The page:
Port of Oakland buoyed by response to export plan

Oakland, Calif. – Feb. 25, 2022: Port of Oakland executives said this week that they anticipate a recovery in sagging export volumes. Farmers, truckers and trade officials hope the Port’s right.

Hundreds whose livelihood depends on U.S. exports gathered yesterday to hear the Port’s remedy for their ailing industry. Here’s what they heard:

  • Pop-up container yard can help relieve supply chain congestion
  • USDA (United States Department of Agriculture) will provide incentives to exporters to maximize container yard use
  • Oakland anticipates more vessel space in 2022 to ship goods abroad
  • The Port and federal government are working to provide enough containers to carry the load
  • The result could be restoration of export volume growth in Oakland before year end

“We’re historically the leading gateway to Asia for U.S. exports – especially agricultural exports,” Port of Oakland Maritime Director Bryan Brandes told his audience via Zoom.  “It’s up to us to make sure that the gateway is wide open and that’s what we’ll be focused on throughout 2022.”

Recovery for containerized exports can’t come soon enough. Oakland’s export volume dropped 10.8 percent in 2021. It was off 10.8 percent again last month. The reasons: too few ships and not enough containers to meet demand.

The fix is twofold, the Port said: 1) more ship calls in 2022 following vessel bypasses in 2021 caused by global supply chain meltdowns; and 2) an innovative partnership with the U.S. Department of Agriculture (USDA), CDFA, GO-Biz, and CalSTA.

The temporary “pop-up” yard opens in Oakland March 1 and is devoted to helping export shipments. The yard would make empty cargo containers available to load export cargo to waiting ships. Truck drivers would be able to pick up boxes without navigating busy Oakland marine terminals.  

The USDA said it would provide cash incentives to exporters and truckers using the service. According to the Port, hundreds have expressed interest.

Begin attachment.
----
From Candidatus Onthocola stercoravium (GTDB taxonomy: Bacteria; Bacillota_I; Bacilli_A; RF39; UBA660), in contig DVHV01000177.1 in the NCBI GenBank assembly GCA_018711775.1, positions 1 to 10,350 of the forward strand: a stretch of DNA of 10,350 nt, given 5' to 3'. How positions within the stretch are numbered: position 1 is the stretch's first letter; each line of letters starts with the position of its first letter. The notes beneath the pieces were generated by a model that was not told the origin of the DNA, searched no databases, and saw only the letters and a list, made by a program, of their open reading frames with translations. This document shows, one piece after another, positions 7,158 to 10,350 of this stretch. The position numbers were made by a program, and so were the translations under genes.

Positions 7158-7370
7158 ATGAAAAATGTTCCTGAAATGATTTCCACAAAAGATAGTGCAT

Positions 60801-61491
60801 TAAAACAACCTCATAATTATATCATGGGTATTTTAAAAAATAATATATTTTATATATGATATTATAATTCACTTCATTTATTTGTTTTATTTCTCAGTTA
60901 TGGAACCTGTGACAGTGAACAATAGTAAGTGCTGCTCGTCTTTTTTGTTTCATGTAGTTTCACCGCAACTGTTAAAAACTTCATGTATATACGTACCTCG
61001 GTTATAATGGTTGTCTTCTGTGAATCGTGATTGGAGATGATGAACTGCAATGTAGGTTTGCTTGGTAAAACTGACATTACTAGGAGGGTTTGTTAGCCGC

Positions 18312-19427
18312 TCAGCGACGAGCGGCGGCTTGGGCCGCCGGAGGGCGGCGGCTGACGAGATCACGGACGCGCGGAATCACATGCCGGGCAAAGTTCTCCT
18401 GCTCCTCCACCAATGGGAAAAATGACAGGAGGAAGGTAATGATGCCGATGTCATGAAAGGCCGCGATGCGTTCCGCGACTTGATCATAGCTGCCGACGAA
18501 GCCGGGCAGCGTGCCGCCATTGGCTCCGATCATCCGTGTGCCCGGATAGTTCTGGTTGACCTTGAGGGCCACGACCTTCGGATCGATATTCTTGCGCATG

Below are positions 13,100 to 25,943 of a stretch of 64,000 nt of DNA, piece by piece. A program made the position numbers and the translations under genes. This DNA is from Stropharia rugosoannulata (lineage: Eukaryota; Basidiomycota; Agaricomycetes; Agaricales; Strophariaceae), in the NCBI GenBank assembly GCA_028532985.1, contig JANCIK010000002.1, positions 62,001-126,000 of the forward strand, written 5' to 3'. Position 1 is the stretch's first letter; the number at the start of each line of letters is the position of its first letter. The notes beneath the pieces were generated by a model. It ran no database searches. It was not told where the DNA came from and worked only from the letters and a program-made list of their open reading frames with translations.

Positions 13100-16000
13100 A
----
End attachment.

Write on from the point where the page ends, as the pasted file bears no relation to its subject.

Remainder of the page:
Federal partnership underscores Oakland’s importance to the multi-billion-dollar U.S. ag-export industry, the Port said  Oakland is the natural jumping-off point for farm goods produced in California’s Central Valley. It has also become a magnet for beef and pork exports produced in the Midwest. 

The Port said demand – especially in Asia – for U.S. farm exports is at an all-time high.  It said a turnaround in export business is possible by the time harvests are ready to ship this fall.

“The overseas market is waiting for us,” said Mr. Brandes. “With the interest I see from the export community and support from the U.S. government, I see no reason why we can’t meet the demand and restore this business before year-end.”

Here’s a link to a 1-hour recording of the temporary pop-up yard informational webinar held yesterday, CLICK HERE

About the Port of Oakland

The Port of Oakland oversees the Oakland Seaport, Oakland International Airport, and nearly 20 miles of waterfront including Jack London Square. The Port’s 5-year strategic plan – Growth with Care – pairs business expansion with community benefits, envisioning more jobs and economic stimulus as the Port grows. Together with its business partners, the Port supports more than 84,000 jobs. Connect with the Port of Oakland and Oakland International Airport through Facebook, or with the Port on Twitter, YouTube, and at www.portofoakland.com. 

Media Contacts

Robert Bernardo
Port of Oakland
Communications Director
(510) 627-1401
[email protected] 

Marilyn Sandifur
Port of Oakland
Communications Manager
(510) 627-1193
Click here to contact Marilyn Sandifur


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